(click here for graphic source)
For a long time NPR news has minimized (June 2006), dismissed (February 2007), ignored (April 2007), covered over (October 2007), and collaborated with (December 2007) the use of torture by agencies and agents of the US government. You can search NPR news in vain for any original investigative work on exposing torture or on any serious elucidation of the laws and conventions that prohibit the US from committing torture and require prosecution for violators.
Yesterday and today feature NPR continuing its function of justifying and sanitizing the US torture regime. On Monday's ATC, Alex Spielgel provides a long and sympathetic venue to torture psychologist and apologist Bryce Lefever. I posted this brief critique on NPR's website:
Norris says Spiegel is letting Lefever offer a "different view"? Different from what? When has NPR offered a thorough investigative critique of the war crimes committed by Lefever and his cohorts? NPR can barely even use the word torture when it covers these crimes. Norris also sees no irony in mentioning that Lefever went to work at Bagram in 2002 (that was a pleasant time there!).Then on Tuesday morning Dina Temple-Raston is on to critique what Steve Inskeep describes as "the strongest argument for torture...the ticking time bomb scenario...." This is interesting, to say the least, since NPR has been a promoter of this argument before. As it turns out the report is not much of a critique.
It doesn't surprise me that liars and sadists like Lefever did what they did. What is disgusting is how NPR and other "news" outlets aided and abetted these torturers through refusing to report, cover and investigate the torture story that was breaking as early as 2002. And now NPR insults us by offering a "different view"? What a sad excuse for journalism...uggghhh.
Temple-Raston's strongest critic is CIA-award-winning terrorism scholar Bruce Hoffman who states that "I've personally been told that they happen...but I have to admit...I've become increasingly skeptical...." To his credit he notes that the ticking time bomb scenario "becomes a default assumption, which in turn...becomes a legitimization or justification for torture...I've yet to see an actual documented case independently of what I was told."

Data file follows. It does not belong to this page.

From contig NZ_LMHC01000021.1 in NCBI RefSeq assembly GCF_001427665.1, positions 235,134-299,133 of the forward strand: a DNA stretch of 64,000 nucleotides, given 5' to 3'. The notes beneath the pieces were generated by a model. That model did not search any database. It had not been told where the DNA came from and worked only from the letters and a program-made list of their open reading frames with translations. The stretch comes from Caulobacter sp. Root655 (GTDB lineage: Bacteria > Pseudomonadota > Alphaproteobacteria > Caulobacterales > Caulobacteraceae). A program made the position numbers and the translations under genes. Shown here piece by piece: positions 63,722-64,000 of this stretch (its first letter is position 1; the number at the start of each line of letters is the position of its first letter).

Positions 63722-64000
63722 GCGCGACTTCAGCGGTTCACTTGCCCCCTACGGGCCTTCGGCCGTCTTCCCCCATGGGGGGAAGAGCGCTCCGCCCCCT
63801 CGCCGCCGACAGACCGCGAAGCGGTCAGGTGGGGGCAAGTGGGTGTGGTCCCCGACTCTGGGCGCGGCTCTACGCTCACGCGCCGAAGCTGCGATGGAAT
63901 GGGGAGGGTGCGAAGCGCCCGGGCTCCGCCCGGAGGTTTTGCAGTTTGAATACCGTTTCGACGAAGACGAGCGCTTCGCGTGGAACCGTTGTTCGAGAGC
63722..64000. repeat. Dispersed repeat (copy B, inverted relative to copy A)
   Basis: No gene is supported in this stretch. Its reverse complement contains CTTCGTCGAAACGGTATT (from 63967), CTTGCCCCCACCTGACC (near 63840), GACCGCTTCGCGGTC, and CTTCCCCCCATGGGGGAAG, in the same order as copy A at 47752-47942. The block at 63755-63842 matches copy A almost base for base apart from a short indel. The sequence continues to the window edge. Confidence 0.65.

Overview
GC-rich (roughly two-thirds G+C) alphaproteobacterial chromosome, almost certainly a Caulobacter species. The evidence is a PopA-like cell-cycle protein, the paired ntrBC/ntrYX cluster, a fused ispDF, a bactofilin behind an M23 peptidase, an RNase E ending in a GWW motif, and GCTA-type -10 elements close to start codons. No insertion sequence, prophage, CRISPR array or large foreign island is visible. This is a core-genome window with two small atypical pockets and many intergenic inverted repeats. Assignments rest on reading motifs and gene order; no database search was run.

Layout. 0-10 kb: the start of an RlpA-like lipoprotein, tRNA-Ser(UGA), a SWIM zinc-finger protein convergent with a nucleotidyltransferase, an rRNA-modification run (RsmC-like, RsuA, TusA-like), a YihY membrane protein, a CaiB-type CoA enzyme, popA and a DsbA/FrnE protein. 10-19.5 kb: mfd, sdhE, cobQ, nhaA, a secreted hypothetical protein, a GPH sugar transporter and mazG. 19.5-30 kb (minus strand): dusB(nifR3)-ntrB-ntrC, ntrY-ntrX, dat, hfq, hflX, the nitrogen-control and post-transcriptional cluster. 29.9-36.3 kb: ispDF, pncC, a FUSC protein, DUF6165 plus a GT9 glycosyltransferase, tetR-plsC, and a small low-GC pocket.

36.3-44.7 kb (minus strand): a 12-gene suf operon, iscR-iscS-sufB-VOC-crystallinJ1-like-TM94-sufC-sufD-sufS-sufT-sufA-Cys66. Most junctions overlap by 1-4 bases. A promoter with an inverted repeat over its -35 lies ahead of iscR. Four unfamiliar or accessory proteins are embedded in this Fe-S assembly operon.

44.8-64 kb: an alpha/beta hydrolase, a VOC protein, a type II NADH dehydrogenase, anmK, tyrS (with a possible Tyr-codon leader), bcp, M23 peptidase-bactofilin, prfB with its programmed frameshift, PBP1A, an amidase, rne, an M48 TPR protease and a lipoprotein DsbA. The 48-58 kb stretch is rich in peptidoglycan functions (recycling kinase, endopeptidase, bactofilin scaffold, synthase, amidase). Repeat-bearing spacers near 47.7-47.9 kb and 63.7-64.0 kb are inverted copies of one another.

Not a bad start, but in the ever shifting world of NPR moral relativism we have to get the "other side" on this one. Who better than a former member of the torture organization itself, former CIA agent Michael Scheuer, who we get to hear claim, "I happen to know at least through 2004 these activities were very productive, broke up plots aimed at our allies, and aimed against the domestic United States." Finally we are told that Michael Hayden claims torture produced good intelligence, while the FBI claims that's not true.
One of the most striking features of NPR's coverage of the torture issue is how rarely the featured "experts" are human rights or international law advocates or experts. Instead they are usually members or former members of various US government agencies - frequently of the very ones implicated in formulating and carrying out torture. Why is the flimsy "ticking time bomb" given a place of prominence and treated as worthy of debate? Why isn't the role of torture as an assault on the rule of law considered, or the way in which US torture is typical of all occupiers and imperialists, or the fact that most tortured detainees are innocent? Who decided that the only legitimate questions are whether torture "works" or what situations make it okay. NPR's framing of the "debate" gives legitimacy to torture and decontextualizes its historic role as a repulsive and pornographic tool of state terror which always falls most heavily on those who have done nothing but resist the repressive actions of the torture state.